I admit that sometimes I read the New York Times. Have I ever wondered: If a tree falls in the forest, does it make a sound?
I may have. But I have never wondered if the light in the refrigerator stays on while the door is closed.
Ever since I was three, I have known that the closing door presses a switch that turns the light off. For decades, I have thought of this as “common knowledge.”
Until today. Today I enjoyed reading Ms. Jo Becker’s “The Other Power in the West Wing,” about presidential advisor Valerie Jarrett.
Like many such articles, this one offers extensive quotes from an unnamed insider. The secret source wonders aloud about who makes the decisions, Ms. Jarrett or the President?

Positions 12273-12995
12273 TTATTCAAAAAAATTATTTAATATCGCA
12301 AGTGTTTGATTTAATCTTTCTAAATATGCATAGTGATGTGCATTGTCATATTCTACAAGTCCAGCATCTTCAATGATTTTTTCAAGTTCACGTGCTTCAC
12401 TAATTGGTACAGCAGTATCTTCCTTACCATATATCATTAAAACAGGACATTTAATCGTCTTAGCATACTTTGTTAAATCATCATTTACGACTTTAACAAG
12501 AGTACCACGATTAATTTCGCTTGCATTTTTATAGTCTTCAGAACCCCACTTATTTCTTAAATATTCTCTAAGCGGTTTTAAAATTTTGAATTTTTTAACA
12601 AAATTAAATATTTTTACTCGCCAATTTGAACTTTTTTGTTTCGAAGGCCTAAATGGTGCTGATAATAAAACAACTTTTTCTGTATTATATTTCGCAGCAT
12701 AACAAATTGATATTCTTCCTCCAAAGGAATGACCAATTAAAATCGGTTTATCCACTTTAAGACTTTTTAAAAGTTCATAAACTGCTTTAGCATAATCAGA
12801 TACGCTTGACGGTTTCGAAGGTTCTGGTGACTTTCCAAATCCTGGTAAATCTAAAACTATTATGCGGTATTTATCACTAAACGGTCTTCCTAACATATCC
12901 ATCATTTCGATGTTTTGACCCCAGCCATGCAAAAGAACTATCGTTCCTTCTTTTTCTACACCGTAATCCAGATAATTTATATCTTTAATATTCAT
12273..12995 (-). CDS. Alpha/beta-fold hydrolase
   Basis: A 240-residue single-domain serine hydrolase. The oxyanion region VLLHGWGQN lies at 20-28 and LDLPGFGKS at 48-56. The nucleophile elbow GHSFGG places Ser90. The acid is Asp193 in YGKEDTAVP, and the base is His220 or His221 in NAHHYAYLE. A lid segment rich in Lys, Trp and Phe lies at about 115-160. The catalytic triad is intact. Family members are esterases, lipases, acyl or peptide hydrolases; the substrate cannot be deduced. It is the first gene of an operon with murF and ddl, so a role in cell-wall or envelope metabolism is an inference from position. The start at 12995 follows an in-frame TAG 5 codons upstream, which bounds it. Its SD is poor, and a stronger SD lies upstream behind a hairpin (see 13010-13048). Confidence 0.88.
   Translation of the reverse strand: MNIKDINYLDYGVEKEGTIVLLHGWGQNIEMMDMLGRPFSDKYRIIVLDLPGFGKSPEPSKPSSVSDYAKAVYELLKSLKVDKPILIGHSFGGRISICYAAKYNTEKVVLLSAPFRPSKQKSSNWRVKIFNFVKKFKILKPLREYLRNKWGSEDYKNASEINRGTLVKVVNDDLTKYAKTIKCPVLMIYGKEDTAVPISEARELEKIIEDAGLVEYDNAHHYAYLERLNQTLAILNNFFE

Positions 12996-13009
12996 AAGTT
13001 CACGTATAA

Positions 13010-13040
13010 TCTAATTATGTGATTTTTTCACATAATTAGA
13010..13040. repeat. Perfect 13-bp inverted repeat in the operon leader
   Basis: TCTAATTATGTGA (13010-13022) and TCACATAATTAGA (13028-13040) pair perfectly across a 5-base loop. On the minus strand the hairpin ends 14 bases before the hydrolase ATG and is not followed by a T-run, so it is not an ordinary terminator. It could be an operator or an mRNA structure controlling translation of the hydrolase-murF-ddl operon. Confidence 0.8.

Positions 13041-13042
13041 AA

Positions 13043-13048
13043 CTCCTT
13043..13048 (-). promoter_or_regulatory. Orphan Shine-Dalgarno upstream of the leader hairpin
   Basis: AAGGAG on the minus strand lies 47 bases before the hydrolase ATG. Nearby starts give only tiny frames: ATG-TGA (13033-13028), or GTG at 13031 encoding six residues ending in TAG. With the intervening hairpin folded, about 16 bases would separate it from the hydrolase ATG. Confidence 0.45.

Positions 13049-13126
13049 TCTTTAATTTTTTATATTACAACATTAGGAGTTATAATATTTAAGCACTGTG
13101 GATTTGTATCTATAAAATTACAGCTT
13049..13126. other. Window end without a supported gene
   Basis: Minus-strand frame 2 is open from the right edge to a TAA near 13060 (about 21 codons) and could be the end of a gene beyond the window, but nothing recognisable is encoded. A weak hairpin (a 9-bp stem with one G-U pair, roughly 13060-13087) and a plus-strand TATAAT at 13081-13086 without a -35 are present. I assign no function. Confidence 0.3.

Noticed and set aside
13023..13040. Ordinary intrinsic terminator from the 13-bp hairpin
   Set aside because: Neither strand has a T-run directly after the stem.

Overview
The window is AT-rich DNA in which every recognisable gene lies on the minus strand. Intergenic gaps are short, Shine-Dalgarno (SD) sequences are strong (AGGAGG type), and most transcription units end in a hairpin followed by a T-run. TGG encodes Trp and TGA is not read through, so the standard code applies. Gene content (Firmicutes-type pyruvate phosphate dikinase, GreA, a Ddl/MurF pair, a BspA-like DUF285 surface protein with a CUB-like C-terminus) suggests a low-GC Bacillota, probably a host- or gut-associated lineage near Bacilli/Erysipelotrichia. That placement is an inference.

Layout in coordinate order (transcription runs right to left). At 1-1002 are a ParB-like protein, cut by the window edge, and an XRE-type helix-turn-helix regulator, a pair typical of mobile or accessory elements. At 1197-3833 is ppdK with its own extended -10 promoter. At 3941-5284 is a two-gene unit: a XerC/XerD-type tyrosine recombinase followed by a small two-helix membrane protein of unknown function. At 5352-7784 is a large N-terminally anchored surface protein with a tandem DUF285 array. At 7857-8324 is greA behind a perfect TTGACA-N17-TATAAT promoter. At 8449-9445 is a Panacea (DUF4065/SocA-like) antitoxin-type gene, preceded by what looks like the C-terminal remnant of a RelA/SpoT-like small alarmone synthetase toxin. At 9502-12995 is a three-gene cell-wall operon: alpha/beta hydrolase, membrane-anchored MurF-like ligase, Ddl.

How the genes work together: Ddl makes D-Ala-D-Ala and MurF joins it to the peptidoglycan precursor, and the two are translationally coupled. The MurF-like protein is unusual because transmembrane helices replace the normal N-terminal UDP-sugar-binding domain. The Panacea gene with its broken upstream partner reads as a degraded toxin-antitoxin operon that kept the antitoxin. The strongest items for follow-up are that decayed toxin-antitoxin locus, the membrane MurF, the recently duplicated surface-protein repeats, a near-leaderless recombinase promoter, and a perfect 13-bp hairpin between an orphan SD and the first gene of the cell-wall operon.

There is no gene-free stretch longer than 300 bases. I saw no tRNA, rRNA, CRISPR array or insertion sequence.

An interesting question. In the words of the insider, quoted verbatim in the article:
The question that is hard to get inside of, the black box, is whether she is really influencing him or merely executing decisions he’s made. That’s like asking, ‘Is the light on in the refrigerator when the door is closed?’
Now, over the years, I have ready many, many sentences which make no sense.
This one, though, takes the cake. Which I will leave, for the anonymous prize-winner, in the refrigerator. In the impenetrable darkness.